An important distinction to make is that a remake is not a purely visual change. Environments, characters, artwork and gameplay systems are totally rebuilt. It’s not a coat of paint, it’s demolishing the house and building it again.

Shadow Of The Colossus Remake

Shadow of the Colossus is a particularly interesting example of the difference between a remaster and a remake since it’s had both. The remaster, Shadow of the Colossus HD, is for the most part the PlayStation 2 game running on a PlayStation 3 at a higher resolution and more consistent frame rate. The game plays exactly as it did originally on PS2 but with improved visuals. The remake on PlayStation 4 on the other hand rebuilds the game from scratch. Characters, environments and bosses have been entirely remade using the original game as a reference rather than a base. As a result, gameplay is noticeably different and adheres more to what modern players expect. The fact that it plays differently as well as looks better is an important factor to show that it is a remake and not a remaster.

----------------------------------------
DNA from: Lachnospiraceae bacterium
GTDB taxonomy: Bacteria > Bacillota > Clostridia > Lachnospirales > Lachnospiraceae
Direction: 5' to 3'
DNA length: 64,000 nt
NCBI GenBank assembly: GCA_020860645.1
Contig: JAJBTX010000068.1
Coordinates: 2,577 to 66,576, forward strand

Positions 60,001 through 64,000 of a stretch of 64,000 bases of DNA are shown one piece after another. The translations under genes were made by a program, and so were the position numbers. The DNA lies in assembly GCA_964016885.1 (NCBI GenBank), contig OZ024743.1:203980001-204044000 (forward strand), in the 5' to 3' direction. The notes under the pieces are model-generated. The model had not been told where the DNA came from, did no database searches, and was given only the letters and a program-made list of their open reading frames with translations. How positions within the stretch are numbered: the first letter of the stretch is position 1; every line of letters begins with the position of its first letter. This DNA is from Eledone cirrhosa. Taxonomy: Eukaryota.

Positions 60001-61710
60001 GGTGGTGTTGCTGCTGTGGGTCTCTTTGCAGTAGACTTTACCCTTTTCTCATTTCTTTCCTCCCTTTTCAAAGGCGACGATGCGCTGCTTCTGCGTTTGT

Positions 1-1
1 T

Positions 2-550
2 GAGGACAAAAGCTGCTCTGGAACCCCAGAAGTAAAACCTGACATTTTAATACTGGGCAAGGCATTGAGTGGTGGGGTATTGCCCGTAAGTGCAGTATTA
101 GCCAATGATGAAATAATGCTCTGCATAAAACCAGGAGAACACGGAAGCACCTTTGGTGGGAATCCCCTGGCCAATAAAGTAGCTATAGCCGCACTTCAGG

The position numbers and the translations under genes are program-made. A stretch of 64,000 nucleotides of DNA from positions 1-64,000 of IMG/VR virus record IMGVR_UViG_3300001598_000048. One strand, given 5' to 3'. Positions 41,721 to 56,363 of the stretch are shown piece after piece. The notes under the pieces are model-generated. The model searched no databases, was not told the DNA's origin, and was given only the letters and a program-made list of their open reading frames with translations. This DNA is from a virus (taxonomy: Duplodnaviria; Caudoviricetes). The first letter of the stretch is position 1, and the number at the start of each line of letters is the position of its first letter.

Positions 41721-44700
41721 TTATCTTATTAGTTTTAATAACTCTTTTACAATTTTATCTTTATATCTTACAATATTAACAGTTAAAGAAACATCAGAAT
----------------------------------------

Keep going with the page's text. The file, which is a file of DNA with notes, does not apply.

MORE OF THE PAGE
Resident Evil 2

When it comes to remakes, the Resident Evil series is both the most remade series I can think of as well as a shining example of how to do a remake right. 2002’s Resident Evil on GameCube came out six years after the PlayStation original and made it into something immediately recognisable as Resident Evil, but with graphics and gameplay that felt like a generational leap forward. Much later on, Resident Evil 2 and 3 took things even further – adapting those PlayStation, tank-controlled originals to third person action horror games that keep the soul of the games they were based on while making them much closer to what gamers want today. Resident Evil 4’s remake coming next year looks to continue this tradition. While it is keeping the third person action style of the original RE4, it looks like the story and gameplay will be much more in line with games from 2022 than 2005.

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So is The Last Of Us: Part 1 a remake or a remaster?